Israel: Israel’s Health Ministry granted permission to health providers to offer a third dose of the Pfizer Inc.-BioNTech SE coronavirus vaccine to immunocompromised patients, Channel 12 news reported Monday. Patients eligible for the third dose include people who have undergone liver transplants and cancer patients receiving chemotherapy, the report said.

France: France will not allow health workers to go to work and will not pay them if they are not vaccinated against Covid-19 by September 15, the health minister Olivier Veran said.

Japan: Japan’s health ministry plans to approve Regeneron’s casirivimab-imdevimab antibody cocktail for the treatment of Covid-19 as soon as next week, the Mainichi newspaper reported, without attribution. The ministry will hold a panel meeting to discuss the treatment on 19 July.

South Africa: South African president Cyril Ramaphosa said that days of protests, looting and riots in the country led to the cancellation of coronavirus vaccination efforts in some parts of the country and could lead to further disruption of the programme just when the country was picking up the pace to inoculate its citizens.

Malaysia: A vaccination center in the Malaysian state of Selangor was closed down for a day after staff tested positive, Science Minister Khairy Jamaluddin said. It’s the first time the country has shuttered a center since beginning its vaccination campaign in February.

Vietnam: Japan will provide 1 million more vaccine doses to Vietnam, with delivery expected on July 16, bringing its total donations to the Southeast Asian country to 3 million, according to a Vietnam health ministry publication.

Greece: Greece is mandating vaccinations for those who work in senior citizen homes, within private or public health-care and for those in the military, Prime Minister Kyriakos Mitsotakis said Monday in a national television address.

Lockdown updates

UK: With social distancing and the mandatory wearing of masks due to end in England on July 19, Prime Minister Boris Johnson is pushing ahead with dropping virus measures even as a new wave of the pandemic takes hold. Daily hospital admissions are expected to hit 1,000-2,000 per day at a peak in August and there could be as many as 200 daily deaths, according to modeling by the UK’s Scientific Advisory Group for Emergencies. Economists expect a dip in consumer confidence in the coming weeks due to the greater perceived threat to public safety.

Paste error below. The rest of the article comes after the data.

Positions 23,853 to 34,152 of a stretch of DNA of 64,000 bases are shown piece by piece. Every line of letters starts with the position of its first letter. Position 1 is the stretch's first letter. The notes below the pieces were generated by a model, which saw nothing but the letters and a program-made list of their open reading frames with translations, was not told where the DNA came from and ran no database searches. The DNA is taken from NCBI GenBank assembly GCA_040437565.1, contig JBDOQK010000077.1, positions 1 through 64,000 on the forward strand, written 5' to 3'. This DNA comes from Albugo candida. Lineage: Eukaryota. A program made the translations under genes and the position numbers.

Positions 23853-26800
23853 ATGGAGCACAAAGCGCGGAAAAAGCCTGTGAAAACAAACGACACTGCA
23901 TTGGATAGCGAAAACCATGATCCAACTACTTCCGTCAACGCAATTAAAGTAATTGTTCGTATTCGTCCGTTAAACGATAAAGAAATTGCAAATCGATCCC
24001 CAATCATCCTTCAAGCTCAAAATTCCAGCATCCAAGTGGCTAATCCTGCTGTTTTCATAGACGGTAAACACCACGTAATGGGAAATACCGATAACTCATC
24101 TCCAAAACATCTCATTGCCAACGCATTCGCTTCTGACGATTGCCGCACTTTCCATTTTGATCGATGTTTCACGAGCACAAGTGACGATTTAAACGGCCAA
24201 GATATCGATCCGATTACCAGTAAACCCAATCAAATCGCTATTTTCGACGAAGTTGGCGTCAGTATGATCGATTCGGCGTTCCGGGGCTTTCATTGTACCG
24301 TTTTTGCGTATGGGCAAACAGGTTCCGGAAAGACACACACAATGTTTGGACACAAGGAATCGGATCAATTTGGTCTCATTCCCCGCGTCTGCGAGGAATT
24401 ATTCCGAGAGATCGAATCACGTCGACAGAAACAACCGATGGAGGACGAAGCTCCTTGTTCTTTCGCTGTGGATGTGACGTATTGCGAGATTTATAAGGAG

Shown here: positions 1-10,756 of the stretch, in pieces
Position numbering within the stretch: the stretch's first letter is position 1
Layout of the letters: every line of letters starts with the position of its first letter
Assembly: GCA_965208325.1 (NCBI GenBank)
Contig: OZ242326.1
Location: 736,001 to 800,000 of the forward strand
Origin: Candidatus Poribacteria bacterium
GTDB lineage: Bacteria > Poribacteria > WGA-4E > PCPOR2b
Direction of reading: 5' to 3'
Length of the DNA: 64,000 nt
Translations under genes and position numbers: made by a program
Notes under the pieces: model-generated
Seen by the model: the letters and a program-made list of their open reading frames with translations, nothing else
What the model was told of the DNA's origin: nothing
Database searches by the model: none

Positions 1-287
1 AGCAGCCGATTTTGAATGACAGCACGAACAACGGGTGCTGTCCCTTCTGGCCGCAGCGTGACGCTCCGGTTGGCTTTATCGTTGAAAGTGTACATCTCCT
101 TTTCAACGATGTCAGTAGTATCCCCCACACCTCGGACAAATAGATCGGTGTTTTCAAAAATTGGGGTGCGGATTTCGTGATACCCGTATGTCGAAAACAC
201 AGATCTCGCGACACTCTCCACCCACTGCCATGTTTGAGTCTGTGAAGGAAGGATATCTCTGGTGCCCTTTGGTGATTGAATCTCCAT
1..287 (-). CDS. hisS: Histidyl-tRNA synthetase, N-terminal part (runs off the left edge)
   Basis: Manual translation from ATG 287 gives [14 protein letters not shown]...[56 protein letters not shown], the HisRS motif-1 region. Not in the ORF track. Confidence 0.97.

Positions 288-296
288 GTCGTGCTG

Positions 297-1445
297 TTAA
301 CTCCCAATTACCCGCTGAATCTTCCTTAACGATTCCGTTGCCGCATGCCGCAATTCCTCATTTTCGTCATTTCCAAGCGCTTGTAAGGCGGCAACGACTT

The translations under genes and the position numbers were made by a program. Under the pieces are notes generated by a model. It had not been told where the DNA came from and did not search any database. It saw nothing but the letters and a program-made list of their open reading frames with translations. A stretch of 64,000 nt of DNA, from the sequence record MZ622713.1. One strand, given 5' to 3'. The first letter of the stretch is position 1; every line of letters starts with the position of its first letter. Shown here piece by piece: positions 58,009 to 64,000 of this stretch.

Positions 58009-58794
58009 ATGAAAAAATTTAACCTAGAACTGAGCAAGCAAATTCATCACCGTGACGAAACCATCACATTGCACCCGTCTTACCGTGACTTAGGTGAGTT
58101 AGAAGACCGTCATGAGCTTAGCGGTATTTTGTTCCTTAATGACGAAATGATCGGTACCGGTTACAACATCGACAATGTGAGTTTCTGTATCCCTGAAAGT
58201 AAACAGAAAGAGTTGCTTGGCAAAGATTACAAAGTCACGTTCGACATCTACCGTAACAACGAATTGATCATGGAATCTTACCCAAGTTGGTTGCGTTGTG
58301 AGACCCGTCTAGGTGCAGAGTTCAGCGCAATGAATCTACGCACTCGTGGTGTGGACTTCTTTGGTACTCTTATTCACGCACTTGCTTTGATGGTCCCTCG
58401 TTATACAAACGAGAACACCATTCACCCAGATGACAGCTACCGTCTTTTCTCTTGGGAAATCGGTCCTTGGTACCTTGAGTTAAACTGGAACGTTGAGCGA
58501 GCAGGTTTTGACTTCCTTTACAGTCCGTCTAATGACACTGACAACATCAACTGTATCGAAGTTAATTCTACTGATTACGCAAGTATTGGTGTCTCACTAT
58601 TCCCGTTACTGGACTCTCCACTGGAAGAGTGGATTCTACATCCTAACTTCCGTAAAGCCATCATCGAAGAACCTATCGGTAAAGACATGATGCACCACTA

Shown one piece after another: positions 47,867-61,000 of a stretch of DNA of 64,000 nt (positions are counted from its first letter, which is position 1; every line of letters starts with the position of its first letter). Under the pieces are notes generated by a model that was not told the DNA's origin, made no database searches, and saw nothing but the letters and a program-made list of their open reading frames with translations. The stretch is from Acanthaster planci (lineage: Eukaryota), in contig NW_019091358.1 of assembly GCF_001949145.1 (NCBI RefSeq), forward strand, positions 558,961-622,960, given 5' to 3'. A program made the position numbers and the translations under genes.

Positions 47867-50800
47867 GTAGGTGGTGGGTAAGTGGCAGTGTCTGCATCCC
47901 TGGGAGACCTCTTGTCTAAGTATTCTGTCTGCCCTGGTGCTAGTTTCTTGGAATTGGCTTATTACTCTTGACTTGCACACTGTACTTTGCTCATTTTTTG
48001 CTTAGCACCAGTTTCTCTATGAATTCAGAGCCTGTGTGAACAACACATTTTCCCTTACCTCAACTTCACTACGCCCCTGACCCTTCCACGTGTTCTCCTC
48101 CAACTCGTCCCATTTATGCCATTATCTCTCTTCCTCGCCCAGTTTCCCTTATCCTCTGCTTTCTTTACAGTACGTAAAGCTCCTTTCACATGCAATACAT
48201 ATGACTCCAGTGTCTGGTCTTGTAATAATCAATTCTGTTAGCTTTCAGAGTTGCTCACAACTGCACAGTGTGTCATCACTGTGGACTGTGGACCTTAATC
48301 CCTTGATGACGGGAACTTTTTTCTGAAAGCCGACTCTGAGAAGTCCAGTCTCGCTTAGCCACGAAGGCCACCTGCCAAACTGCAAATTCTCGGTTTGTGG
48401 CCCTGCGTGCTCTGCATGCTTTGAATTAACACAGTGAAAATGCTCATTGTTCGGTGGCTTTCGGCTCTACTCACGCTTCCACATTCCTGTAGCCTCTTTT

Netherlands: Prime minister Mark Rutte apologised for relaxing coronavirus restrictions too soon as cases surge in the wake of reopening.

Spain: Valencia’s regional government has succeeded in obtaining a court order to authorise lockdowns in more than 30 towns in eastern Spain as cases surge among unvaccinated young people.

New Zealand: Finance Minister Grant Robertson said New Zealand’s border curbs “will be with us for some time” as the pandemic continues to evolve, but there are opportunities to refine the approach as vaccination rates increase.

Economies update

US: Covid is fueling a productivity boost for the US economy by speeding up workplace digitization, according to Goldman Sachs Group Inc., which said annualized growth in output per hour has risen 3.1% since the crisis began, compared with 1.4% in the previous business cycle.

China: China’s exports unexpectedly surged in June, helping underpin the economy amid signs the recovery is starting to slow. Export growth accelerated to 32.2% in dollar terms in June from a year earlier, the customs administration said, overturning economists expectations of a slowdown to 23%. Imports climbed 36.7%, beating the median forecast of 29.5% and leaving a trade surplus of $51.5 billion, the highest since January.

Meanwhile, China’s two biggest investment banks are cutting travel budgets, in another example of state-owned financial groups coming under pressure to reduce costs and support the country’s recovery from the pandemic.